And in a statement issued in response to the NNU’s allegations, Texas Health Presbyterian Hospital said that it would review and respond to any concerns raised by its nurses and employees. “Patient and employee safety is our greatest priority and we take compliance very seriously,” the hospital’s statement said.
In the press briefing, Frieden said that during the first several days of Duncan’s stay—before Ebola was diagnosed—there was “a lot of variability in the use of personal protective gear” and some healthcare workers were “putting on three or four layers of protective equipment in the belief that this would be more protective.” This was understandable, Frieden said, “but by putting on more layers of gloves or other protective clothing, it becomes harder to put them on and take them off”—raising the risk of contamination.
Dallas health authorities are monitoring 48 people in the community who had contact with Duncan before he was hospitalized, as well as one who had contact with Pham before she was isolated. None has developed symptoms. And about 50 additional Texas Presbyterian Hospital staff who entered Duncan’s room during his hospitalizations are also being monitored for fever and other signs of infection.
After news of the second health worker’s infection, President Barack Obama canceled a campaign trip and called a cabinet meeting to discuss the Ebola outbreak. In a brief press conference after the meeting, Obama said that he had directed the CDC to deploy a “rapid response team, a SWAT team, essentially, from the CDC to be on the ground as quickly as possible—hopefully within 24 hours—so that they are taking the local hospital step by step through exactly what needs to be done and making sure that all the protocols are properly observed.”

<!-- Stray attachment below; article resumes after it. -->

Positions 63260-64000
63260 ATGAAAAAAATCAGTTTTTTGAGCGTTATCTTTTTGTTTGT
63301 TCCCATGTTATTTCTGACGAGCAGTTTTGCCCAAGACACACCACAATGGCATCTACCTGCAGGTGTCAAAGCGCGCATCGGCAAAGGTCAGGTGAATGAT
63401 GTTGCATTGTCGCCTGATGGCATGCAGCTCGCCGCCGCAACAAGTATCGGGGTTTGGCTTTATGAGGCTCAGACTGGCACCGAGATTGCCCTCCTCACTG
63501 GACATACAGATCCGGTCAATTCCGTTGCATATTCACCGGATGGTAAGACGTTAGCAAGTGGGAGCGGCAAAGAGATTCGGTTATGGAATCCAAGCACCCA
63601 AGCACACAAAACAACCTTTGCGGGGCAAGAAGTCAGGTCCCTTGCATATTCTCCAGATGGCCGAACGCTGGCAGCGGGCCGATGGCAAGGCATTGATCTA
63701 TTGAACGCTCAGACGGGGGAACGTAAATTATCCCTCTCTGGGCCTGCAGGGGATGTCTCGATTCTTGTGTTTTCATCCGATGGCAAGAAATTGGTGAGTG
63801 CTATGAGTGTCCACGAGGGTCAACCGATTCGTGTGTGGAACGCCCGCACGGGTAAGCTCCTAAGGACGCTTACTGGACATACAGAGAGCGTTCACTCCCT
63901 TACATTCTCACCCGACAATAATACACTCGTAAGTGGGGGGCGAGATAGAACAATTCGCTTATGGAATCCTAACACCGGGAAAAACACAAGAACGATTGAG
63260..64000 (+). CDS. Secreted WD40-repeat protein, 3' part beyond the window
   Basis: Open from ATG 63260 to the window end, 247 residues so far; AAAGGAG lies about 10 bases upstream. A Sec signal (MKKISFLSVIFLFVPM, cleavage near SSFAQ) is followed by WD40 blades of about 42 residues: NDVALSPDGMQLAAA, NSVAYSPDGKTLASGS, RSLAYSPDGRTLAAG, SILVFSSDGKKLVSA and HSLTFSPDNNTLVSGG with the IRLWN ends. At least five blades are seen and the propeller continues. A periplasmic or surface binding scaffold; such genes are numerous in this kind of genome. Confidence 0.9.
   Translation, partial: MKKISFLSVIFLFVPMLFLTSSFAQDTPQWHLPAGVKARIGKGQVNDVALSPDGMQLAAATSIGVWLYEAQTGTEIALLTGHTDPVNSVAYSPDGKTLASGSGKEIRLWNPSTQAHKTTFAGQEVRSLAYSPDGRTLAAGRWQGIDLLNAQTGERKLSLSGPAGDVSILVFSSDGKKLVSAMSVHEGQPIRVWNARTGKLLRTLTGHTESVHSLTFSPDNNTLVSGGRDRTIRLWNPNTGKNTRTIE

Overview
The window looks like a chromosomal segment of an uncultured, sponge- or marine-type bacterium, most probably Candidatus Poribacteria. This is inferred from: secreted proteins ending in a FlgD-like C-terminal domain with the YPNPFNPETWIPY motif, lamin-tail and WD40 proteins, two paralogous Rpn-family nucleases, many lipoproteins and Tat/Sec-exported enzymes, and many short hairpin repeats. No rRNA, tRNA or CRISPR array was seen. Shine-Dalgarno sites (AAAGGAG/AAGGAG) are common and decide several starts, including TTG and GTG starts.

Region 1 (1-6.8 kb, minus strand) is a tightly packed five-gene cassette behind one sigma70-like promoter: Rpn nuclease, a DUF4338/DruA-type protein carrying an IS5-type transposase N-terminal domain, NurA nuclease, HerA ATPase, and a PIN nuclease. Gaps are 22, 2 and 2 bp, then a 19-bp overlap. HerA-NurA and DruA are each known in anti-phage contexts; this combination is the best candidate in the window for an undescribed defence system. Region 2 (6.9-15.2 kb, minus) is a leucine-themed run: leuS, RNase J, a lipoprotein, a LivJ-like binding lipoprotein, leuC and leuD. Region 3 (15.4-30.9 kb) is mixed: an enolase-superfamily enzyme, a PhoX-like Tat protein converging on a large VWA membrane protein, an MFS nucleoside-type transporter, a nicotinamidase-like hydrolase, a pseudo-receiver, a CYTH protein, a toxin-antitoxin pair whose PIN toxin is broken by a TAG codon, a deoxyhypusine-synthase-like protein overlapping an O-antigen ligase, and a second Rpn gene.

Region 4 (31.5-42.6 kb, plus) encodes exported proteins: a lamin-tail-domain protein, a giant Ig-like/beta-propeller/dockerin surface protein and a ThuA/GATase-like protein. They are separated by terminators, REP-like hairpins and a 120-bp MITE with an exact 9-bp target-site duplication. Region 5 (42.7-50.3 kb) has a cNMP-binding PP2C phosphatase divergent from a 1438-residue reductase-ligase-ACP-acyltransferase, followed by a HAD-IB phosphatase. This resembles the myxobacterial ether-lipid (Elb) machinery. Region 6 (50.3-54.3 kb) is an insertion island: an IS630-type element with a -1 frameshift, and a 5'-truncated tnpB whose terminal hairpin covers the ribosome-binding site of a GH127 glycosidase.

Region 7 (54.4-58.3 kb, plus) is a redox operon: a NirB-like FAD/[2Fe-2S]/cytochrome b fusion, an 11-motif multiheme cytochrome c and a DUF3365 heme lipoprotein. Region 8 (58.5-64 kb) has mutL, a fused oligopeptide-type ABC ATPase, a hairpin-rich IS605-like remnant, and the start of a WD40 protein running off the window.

He added, “The key thing to understand about this disease is that these protocols work. We know that because they’ve been used for decades now in Ebola cases around the world.”
Obama said he was confident that US health officials could prevent a serious Ebola outbreak in the US but that it would become more difficult to do so if the outbreak in west Africa was not checked. “The single most important thing that we can do to prevent a more serious Ebola outbreak in this country is making sure that we get what is a raging epidemic right now in west Africa under control,” he said.
Ebola virus disease is a viral hemorrhagic fever caused by a filovirus first discovered in Africa in 1976. Infection is thought to require direct contact with bodily fluids from a person who has developed symptoms or with contaminated objects such as syringes. On average, symptoms develop 8 to 10 days after exposure, but the incubation period can range from 2 to 21 days. People are not thought to be infectious during the incubation period. Symptoms include fever, weakness, severe headache, muscle and abdominal pain, vomiting and diarrhea, and unexplained bleeding and bruising.
The World Health Organization had reported 8997 confirmed, probable, or suspected cases of Ebola across seven affected countries as of 12 October: Guinea, Liberia, Nigeria, Senegal, Sierra Leone, Spain, and the US. It reported 4493 deaths.
Vinson, who is reported to be ill but in a stable condition, was transferred on Wednesday 15 October to Emory University Hospital in Atlanta, Georgia, which has one of the four high level isolation units in the US.
So far three Ebola patients have been treated at the Emory facility. Two of those patients—Kent Brantly, a physician, and Nancy Writebol, a nurse, who are both US missionaries—have been discharged. Both became infected while caring for Ebola patients in Liberia. A third patient, whose identity has not been disclosed, remains under treatment.
Cite this as: BMJ 2014;349:g6277